Advancing Manufacturing Tech—with Friction
For what Dan Adams, president and chief technology officer of Manufacturing Technology Inc. (mtiwelding.com) calls a largely overlooked and underutilized process, friction welding is making notable strides toward a more integrated and valued process for automotive and transportation manufacturing.
Notably, Lightweight Innovations for Tomorrow (LIFT; lift.technology), founded in 2014 by the University of Michigan, Ohio State University, and the Edison Welding Institute (EWI), will be installing a massive 75-ton linear friction welding machine MTI is building for delivery to LIFT’s Detroit-based demonstration facility in 2018.
Friction welding can be broadly categorized into three processes: rotary friction welding (spinning two tubes against each other at high speeds until they join), friction stir welding (where a spinning cone-shaped bit—a “pin tool”—stirs and melts the seam between two workpieces), and linear friction welding (where the machine tool rubs one workpiece against a stationary partner).
“The processes continue to improve, the challenge continues to be education and designing parts for the process,” Adams says. To that end, MTI partners with industry organizations such as EWI and universities including the University of Notre Dame to share ideas and expose more design, welding and manufacturing engineers to friction welding’s attractions.
A main appeal is the ability to efficiently join different materials, such as steel with low-carbon alloys or aluminum to copper. This can help attain a number of part-design goals, such as lightweighting or more efficiently using expensive work materials.
Another is weld consistency. MTI touts updating the controls on its friction welding equipment to more efficiently address “upset,” what it identifies as the amount of part shortening from the process.
Material differences, surface conditions, and interface squareness all can cause process variations for which the control can adjust energy and other variables. “Compared to traditional methods, MTI’s recently developed advanced controls for friction welding allow the welded components to achieve better length control and/or radial orientation than ever before,” says marketing and sales vice president Bob Besse. “This helps reduce the as-welded tolerances that may drive the requirement for additional manufacturing operations in the production line, ultimately reducing cost.”
Speaking of manufacturing lines, Besse also notes that advanced controls allow friction welding equipment to be automated and integrated into cells or production lines. Weld results can be consistently programmed for and variation in operator skills are taken out of the process, reducing process time.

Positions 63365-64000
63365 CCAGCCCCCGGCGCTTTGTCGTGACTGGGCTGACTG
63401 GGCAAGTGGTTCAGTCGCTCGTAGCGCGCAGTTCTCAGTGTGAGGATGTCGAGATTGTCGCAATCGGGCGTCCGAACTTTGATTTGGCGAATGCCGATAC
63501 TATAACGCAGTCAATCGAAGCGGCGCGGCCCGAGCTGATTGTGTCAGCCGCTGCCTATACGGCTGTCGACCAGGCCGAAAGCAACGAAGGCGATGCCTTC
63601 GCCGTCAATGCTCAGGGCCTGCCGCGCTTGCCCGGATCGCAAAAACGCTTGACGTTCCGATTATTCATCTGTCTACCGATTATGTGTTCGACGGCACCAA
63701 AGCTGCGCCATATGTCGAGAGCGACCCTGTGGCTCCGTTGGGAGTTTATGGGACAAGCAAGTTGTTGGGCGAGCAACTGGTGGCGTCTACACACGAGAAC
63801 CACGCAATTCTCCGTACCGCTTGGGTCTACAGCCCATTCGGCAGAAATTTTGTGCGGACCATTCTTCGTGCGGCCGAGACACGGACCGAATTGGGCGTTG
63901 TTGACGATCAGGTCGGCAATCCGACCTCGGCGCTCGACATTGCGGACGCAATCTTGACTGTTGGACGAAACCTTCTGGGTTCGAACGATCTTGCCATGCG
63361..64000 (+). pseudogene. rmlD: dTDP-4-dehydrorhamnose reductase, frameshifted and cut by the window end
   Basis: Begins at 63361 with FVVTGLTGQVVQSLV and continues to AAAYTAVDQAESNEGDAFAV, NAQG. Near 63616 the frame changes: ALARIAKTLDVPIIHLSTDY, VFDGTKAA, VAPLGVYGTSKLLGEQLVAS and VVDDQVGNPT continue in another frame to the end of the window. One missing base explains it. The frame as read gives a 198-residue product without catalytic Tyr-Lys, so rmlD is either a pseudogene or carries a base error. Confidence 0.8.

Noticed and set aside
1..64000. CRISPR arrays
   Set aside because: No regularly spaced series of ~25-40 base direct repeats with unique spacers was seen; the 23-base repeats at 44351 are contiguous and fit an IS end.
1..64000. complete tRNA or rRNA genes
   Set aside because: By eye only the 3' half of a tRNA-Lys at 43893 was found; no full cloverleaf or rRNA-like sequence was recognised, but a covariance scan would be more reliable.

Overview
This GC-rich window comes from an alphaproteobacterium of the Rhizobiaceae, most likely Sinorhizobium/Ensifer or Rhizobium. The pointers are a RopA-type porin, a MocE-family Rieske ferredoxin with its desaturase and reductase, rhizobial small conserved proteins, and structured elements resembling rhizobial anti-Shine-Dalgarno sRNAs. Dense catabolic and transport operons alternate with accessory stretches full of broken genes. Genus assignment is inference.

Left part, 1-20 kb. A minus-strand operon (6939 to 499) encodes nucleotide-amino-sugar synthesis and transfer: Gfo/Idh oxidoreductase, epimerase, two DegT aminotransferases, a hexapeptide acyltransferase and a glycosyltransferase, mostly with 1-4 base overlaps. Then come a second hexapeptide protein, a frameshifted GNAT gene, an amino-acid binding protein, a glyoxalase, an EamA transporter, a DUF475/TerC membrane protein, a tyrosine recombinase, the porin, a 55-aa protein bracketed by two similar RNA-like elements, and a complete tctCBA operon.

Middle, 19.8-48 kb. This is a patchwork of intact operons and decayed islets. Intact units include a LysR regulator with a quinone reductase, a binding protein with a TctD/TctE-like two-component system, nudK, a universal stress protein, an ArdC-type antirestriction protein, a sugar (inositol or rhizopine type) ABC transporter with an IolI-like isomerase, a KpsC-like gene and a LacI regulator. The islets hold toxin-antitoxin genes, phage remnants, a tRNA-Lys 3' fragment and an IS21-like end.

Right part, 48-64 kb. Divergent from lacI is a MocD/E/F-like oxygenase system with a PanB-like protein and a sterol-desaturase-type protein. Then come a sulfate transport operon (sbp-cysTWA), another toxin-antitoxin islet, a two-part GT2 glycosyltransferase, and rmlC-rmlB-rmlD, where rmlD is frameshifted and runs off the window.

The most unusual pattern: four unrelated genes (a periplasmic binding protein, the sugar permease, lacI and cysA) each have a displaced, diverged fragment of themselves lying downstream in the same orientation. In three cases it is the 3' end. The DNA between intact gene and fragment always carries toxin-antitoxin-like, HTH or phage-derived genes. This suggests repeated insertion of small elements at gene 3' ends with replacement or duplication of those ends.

More Powerful Pistons
MTI points to its collaboration with Federal-Mogul (federalmogul.com) as an example of what can be done to advance automotive parts production. Seemingly continual legislative calls for reducing particle emissions and improving fuel economy were dictating better engine performance. Federal Mogul was looking to develop larger and more efficient piston designs for diesel engines in response.
What Federal Mogul calls its “Monosteel” piston has a strong box section gallery to withstand firing pressures, a large enclosed gallery to contain cooling oil, a full steel skirt and improved bearing surfaces to transmit the bearing loads. The galleries are hollow, allowing them to circulate oil through the piston during the operation. Results are decreased operating piston temperatures and significantly increased durability.
Dependent on the welds, that is. “We had an interesting challenge of developing the compromise between the inner and outer weld surfaces,” Adams says. “Normally, it’s just a factor of rotational speed, inertia energy and pressure to get the right temperature and the right bond parameters on a single surface. But now we have two surfaces—an inner and outer.”
The double-banded weld designs joining the skirt to the piston head allowed larger cooling galleries placed gallery much closer to the top of the piston. This enabled reducing the operating temperature at the top groove from approximately 280°C to 60°. Finite-element analysis used to inspect the friction welds basically tripled the Monosteel piston’s fatigue safety factor, from a previous 1.4 to greater than 5. Where peak cylinder pressure was advancing an average of 2.3 bar a year (starting at 110 bar for Federal Mogul aluminum pistons in the 1960s), the company predicts advancing at a 7.0 bar per year rate, hitting 250 bar in 2020 for the Monosteel pistons. It has friction welding machines in place in manufacturing lines in North America, Europe and Asia.
Skin in the Game
The linear friction welding machine MTI is building for the LIFT facility is large enough to join railcar walls to floors. “We have a lab machine on site in South Bend, but the LIFT machine will be able to do full-size demo components that you can test,” Adams describes.
Process development doesn’t end with delivering the machine, he adds. “We are available to consult on tooling, fixturing, engineering, and process development—much more of a partnership as opposed to a research and development exercise.” To that end, LIFT will be getting the machine, but MTI retains a percentage of the ownership so that it can demo parts and run prototypes for new and existing customers. “We wouldn’t have invested so much if we weren’t excited about it expanding the audience for friction welding,” Adams says. “It’s a game-changer for North America.”
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